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Post by starlioness » November 19th, 2004, 4:12 pm

Ben wrote:Technically, Achmed is only 48 minutes.

Just thought I'd throw that one in there to stir things up... :wink:


personally , I liked Achmed better than S.W ;) no annoying voices for one thing and Subtitles are fun! :p ;).. though I do like Cartoons with sound ;)

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Post by Uli » November 22nd, 2004, 9:24 am

Ben wrote:Van Beuren's studio put out the original Tom And Jerrys.
Wasn't that the studio that also put out 'The Aesop Fables'?

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Post by Ben » November 22nd, 2004, 9:50 am

I believe that was Paul Terry's studio, which was across the street.

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Re: Cartoon Tolerance film

Post by ShyViolet » November 22nd, 2004, 1:46 pm

Special_Ed wrote:"This is an unprecedented event: for the first time characters from all of the important kids' shows came together to appear in the same video," said Christopher Cerf,


I guess no one remembers that 30 minute program done in 88, 89, or 90 about drugs that featured a ton of characters from all the studios....
I totally remember that! :o It's a part of my childhood. I'm pretty sure it was made in '90. It was called "Cartoon All-Stars to the Rescue".
At the time it was a pretty big deal. I watched it at home and in school when we didn't have to do any work.... :wink:

Also I remember when they showed it the first time, it was on every channel. (CBS, NBC, ABC, PBS)

Also, this may sound really weird but it's true--Roy Disney had the title of executive producer on this flick. Just check IMDB!
"That’s right, folks, it’s gonna be a Meg episode, stick around for the fun.
Here’s the clicker...no one’d blame ya.”

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facts

Post by ShyViolet » November 22nd, 2004, 9:03 pm

GeorgeC wrote:Yeah,

People tend to "forget" things and rewrite history to suit their purposes.

There are tons of mistakes and historical fallacies surrounding animation.

Snow White & the Seven Dwarfs was NOT the first feature-length animated film produced; it was the first FULL-COLOR feature-length animated film, but NOT the first animated feature. That honor goes to the German silhouette animated film, The Adventures of Prince Achmed (late 1920s). (Snow White is still 100 times better, though...)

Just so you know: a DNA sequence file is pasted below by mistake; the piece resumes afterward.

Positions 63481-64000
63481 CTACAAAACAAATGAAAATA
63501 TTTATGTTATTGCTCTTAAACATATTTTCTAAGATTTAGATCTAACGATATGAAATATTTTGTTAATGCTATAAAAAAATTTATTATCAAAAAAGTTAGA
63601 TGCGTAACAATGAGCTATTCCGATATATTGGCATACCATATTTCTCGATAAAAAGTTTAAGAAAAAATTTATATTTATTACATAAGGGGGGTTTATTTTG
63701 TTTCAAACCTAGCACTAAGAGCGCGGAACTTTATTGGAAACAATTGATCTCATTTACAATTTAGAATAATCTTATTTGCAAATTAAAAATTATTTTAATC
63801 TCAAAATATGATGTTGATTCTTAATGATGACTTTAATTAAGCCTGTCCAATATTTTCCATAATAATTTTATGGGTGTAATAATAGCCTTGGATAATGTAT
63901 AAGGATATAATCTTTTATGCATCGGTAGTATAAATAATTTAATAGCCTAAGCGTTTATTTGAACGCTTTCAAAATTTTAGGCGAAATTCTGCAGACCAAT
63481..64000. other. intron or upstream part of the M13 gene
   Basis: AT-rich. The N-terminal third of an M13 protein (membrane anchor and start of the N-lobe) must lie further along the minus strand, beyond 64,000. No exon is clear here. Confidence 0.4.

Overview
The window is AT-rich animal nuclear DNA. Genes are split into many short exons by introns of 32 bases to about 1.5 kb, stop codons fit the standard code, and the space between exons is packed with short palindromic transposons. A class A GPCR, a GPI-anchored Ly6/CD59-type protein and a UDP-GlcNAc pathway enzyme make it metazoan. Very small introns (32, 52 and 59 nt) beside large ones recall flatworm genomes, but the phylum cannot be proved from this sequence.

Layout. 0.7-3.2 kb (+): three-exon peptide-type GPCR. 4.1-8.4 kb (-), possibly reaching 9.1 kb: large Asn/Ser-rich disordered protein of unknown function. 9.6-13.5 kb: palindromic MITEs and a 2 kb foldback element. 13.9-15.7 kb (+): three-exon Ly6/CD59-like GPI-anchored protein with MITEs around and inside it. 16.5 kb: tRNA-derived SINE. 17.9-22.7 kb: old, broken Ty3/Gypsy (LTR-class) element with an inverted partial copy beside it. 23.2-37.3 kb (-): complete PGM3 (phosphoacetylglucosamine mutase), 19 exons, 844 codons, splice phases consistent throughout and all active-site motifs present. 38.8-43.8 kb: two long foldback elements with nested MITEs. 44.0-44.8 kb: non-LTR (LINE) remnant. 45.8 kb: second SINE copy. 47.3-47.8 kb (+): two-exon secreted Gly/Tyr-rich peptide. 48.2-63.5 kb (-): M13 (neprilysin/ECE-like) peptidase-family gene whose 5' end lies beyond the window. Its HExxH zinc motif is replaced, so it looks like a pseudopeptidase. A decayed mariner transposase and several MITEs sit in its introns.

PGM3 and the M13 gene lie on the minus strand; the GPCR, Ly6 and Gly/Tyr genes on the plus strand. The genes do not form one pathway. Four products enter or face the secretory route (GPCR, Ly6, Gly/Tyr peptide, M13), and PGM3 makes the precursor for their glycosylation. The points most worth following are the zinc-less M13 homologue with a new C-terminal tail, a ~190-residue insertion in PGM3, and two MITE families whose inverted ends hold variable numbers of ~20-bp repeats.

Steam Boat Willie is also NOT the first animated short with a soundtrack. (I'm speaking of a soundtrack with sound effects and voices, not organ/orchestra music.) Both Paul Terry and Max Fleischer released animated shorts with soundtracks but their shorts failed to have the impact Steamboat Willie did and were not synchronized to the animation.

Walt Disney was not the first animation producer to think of adding color to his cartoons but DID get exclusive rights (for around 3 years) to 3-strip Technicolor processes which made his cartoons look better than his rivals' shorts which were made with inferior color film stocks.

There were tons of animated mice characters before Mickey appeared.

Mickey Mouse was not the most popular animated character of the 1930s -- Popeye was.

The cat and mouse team of Tom & Jerry are NOT the original Tom & Jerry.

Gertie the Dinosaur is NOT the first animated film. No one is really sure what the name of the first animated film, but the latest animated films first appeared was around 1903 -- at least 10 years before Gertie appeared.

And the list can go on for the rest of the night....
That is some REALLY interesting stuff. I never knew that about Snow White or about color films. Actually I think somewhere in the back of my head I remember seeing the Tom Jerry kids on some super-cheap cassette years ago....

That's fascinating about Popeye. It kind of makes sense because EVERYONE watched animation back then, not just children (sort of like nowadays). And Popeye had some adult-oriented stuff. Plus from what I heard the early Mickey-Minnie cartoons ("Plane Crazy"?) were kind of a failure.

"One problem is the teachers who teach this stuff. When I was in Animation 1 I knew more about the subject than the prof. He was too busy flirting with students to care about teaching accurate info."

LOL! :lol:
"That’s right, folks, it’s gonna be a Meg episode, stick around for the fun.
Here’s the clicker...no one’d blame ya.”